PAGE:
Well, I did it. I ran a FRIGGIN’ MARATHON today. I don’t even know where to start with this whole story because it really transcends my entire life that I was able to achieve a goal like this. Before a year ago, I didn’t even know what distance a marathon was, and before a year and a half ago when I ran my first 5k, I had no clue what distance a 5k was either. Of course, you hear about the Boston Marathon, but who the hell really knows what the distance is, well, I ran that distance today, and overall, I feel great.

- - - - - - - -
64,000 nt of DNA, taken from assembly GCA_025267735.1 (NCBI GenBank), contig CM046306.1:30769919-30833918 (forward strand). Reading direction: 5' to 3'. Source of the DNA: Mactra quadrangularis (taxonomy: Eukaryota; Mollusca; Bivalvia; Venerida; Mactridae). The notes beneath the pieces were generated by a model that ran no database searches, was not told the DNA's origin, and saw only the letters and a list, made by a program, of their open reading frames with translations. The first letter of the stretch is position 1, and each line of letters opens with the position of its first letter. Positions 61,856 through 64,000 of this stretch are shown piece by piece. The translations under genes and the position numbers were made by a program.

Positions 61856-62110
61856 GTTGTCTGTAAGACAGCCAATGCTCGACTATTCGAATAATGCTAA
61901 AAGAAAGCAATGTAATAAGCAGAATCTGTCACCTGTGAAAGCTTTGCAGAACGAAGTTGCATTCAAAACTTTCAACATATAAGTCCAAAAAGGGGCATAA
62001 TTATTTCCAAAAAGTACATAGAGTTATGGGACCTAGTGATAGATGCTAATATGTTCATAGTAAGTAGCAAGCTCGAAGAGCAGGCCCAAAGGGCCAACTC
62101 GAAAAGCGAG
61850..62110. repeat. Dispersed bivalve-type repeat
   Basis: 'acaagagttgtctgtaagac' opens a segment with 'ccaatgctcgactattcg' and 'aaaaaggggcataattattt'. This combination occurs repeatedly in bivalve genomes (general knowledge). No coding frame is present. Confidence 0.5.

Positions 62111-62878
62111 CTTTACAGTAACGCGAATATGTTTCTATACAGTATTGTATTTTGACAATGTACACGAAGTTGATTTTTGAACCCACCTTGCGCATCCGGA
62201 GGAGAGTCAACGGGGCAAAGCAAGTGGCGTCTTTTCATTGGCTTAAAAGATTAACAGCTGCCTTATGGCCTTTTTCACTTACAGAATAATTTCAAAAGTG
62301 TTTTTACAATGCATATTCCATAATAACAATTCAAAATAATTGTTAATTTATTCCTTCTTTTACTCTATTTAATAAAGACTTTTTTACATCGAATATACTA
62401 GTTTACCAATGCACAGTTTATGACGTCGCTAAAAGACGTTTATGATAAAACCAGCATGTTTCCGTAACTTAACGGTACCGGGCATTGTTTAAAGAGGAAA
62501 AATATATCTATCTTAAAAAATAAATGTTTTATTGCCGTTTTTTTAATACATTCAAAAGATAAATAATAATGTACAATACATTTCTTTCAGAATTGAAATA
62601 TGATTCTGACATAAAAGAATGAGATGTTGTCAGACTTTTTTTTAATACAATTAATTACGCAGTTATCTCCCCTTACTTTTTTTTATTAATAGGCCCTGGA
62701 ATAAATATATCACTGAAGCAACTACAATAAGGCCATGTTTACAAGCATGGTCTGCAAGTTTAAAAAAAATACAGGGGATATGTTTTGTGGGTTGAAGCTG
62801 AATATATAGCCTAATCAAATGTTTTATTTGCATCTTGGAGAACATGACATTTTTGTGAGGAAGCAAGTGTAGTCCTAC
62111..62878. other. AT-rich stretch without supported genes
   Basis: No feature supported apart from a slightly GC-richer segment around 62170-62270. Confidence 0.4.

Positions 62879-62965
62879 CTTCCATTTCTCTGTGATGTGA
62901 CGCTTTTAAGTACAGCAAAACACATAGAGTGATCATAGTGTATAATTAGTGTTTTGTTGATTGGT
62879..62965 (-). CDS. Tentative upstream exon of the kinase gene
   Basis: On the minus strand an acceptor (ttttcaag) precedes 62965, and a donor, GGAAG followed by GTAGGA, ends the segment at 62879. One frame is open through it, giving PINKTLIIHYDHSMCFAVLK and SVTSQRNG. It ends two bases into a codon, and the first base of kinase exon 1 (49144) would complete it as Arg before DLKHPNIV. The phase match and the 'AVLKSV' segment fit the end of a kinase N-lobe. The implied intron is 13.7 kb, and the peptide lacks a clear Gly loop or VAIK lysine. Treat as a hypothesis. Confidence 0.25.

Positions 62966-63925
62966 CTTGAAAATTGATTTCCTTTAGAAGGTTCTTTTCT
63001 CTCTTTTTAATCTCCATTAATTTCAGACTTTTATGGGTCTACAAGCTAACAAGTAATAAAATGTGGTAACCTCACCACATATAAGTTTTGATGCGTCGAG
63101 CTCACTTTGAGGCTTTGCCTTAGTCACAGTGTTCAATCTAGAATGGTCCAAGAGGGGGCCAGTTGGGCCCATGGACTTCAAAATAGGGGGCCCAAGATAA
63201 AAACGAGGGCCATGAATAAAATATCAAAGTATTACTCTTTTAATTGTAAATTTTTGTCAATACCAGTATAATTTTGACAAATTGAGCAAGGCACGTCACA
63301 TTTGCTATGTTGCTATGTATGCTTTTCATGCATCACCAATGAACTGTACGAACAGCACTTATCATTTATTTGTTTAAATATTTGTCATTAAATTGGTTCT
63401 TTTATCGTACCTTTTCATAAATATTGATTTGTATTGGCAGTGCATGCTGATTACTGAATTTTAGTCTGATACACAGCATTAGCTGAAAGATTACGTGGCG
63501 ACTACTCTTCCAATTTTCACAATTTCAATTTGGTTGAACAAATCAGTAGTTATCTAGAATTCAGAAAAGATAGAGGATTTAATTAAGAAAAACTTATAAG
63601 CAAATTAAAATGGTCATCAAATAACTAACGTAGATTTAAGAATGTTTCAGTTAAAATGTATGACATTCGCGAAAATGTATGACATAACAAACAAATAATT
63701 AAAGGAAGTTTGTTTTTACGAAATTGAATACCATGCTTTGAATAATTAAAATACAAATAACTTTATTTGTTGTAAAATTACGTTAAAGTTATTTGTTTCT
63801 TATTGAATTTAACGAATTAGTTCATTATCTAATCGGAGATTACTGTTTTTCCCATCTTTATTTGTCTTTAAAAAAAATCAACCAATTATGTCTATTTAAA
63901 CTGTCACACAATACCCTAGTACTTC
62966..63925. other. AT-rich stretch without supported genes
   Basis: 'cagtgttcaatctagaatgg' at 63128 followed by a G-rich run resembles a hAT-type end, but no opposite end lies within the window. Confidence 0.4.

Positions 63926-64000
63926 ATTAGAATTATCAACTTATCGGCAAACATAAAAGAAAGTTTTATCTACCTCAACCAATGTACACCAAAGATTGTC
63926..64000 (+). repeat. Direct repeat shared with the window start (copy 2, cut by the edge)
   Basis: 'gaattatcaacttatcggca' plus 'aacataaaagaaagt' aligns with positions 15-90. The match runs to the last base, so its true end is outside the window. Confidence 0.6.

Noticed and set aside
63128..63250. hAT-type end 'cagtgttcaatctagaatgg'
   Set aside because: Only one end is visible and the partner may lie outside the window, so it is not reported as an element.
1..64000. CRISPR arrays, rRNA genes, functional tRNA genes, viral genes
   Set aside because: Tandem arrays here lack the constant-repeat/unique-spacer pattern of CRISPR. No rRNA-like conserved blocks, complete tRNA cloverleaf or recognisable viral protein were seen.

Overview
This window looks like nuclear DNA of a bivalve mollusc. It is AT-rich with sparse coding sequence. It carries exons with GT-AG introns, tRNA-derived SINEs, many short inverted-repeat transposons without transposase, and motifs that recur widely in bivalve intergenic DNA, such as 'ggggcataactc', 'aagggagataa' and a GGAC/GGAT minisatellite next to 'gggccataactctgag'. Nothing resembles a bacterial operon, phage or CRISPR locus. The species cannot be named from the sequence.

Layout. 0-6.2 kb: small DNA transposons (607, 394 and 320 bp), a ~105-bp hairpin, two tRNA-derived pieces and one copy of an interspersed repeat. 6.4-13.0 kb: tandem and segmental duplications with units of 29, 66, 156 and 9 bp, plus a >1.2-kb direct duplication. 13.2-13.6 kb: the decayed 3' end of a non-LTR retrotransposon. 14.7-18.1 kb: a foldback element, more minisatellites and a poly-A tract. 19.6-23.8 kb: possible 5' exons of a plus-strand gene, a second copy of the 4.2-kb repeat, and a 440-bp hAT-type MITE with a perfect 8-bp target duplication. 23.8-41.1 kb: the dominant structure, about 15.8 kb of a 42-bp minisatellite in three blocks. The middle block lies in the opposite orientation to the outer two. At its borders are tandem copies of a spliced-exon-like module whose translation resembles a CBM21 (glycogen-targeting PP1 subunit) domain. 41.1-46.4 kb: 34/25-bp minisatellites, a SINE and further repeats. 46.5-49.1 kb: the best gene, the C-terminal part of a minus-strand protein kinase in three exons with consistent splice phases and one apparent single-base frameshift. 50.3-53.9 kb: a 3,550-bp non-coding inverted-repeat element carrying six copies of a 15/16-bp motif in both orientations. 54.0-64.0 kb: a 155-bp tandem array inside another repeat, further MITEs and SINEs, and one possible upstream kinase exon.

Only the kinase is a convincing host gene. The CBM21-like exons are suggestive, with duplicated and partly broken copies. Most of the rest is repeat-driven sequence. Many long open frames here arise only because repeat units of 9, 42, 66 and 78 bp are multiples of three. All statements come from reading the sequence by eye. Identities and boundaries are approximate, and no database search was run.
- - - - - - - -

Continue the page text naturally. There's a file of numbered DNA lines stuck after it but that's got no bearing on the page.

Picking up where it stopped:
We will back up to before we transport the story back even further. Friday I started to feel under the weather. My nose was stuffed up, my breathing was shallow, and my lungs were full of phlegm. I was unimpressed as I knew I only had one day of potential rest before I had to run 26.2 miles at 7:45am on Sunday. The cold wasn’t too bad, so I went about my day and went to see my friend Allison’s band play that night. Afterwards, I made poor decisions of a person who is about to run their first marathon. I stayed up very late and then spent the night at a friends house, getting next to no sleep. The next day, I felt a little bit worse than the day before, but I ran some errands with another friend, then hit up the drug store to get some Airborn and Zicam. I got home around 3pm, filled my body with gatorade, Aleve, Zicam, and Airborn, hoping that this combination with sleep would kick this cold out of me. I woke up again around 5 feeling slightly better and talked to my roommate about my poor health condition. I was going to spend the night in Portland with a friend, so I only had to travel a few miles rather than 2+ hours to get to the race, but it was looking more and more like I needed to sleep in my own bed to evaluate my health. I went back to sleep for about 2 hours and got up for some food. I felt a little big better, but still not great. I started getting my stuff together: body glide, shorts, shoes, playlist (with 645 songs on it, hah), headphone, and everything else I needed so I could just leave when I woke up. I also shaved my nipples, which in retrospect was a good idea (and just a good idea outside of racing! haha). I went back to bed a little after 10 with an alarm set for 3:30am. Surprisingly, when the alarm went off, I got up pretty quickly and only hitting snooze 2 times. I felt dismayed at the fact that my head was still congested, my throat and chest still feeling the harshness of the cold. I decided I couldn’t back down though, I had been waiting months and months for this, and as the season is getting colder, this was my last chance this year to achieve this goal. I had texted my friend Katie (who got me into running awhile back, was my weight loss coach, and now, a friend!) and said I could switch to the half. I texted back, “I’ve been waiting for this for months! I’m going to do it, rain, shine, lungs, legs, or hellfire on Earth haha, hopefully ill still finish and you won’t find me on mile 18 keeled over haha. Im going to bed within the house, getting everything ready now”. I gathered my things and I left for Portland.┬áThe drive down was rather dark, as one could imagine leaving at 4:15 in the AM. The ride down was pretty good, I listened to a 90’s Pandora station based off of Natalie Imbruglia, so all was well in the world (although I heard WAY more Jewel than NI).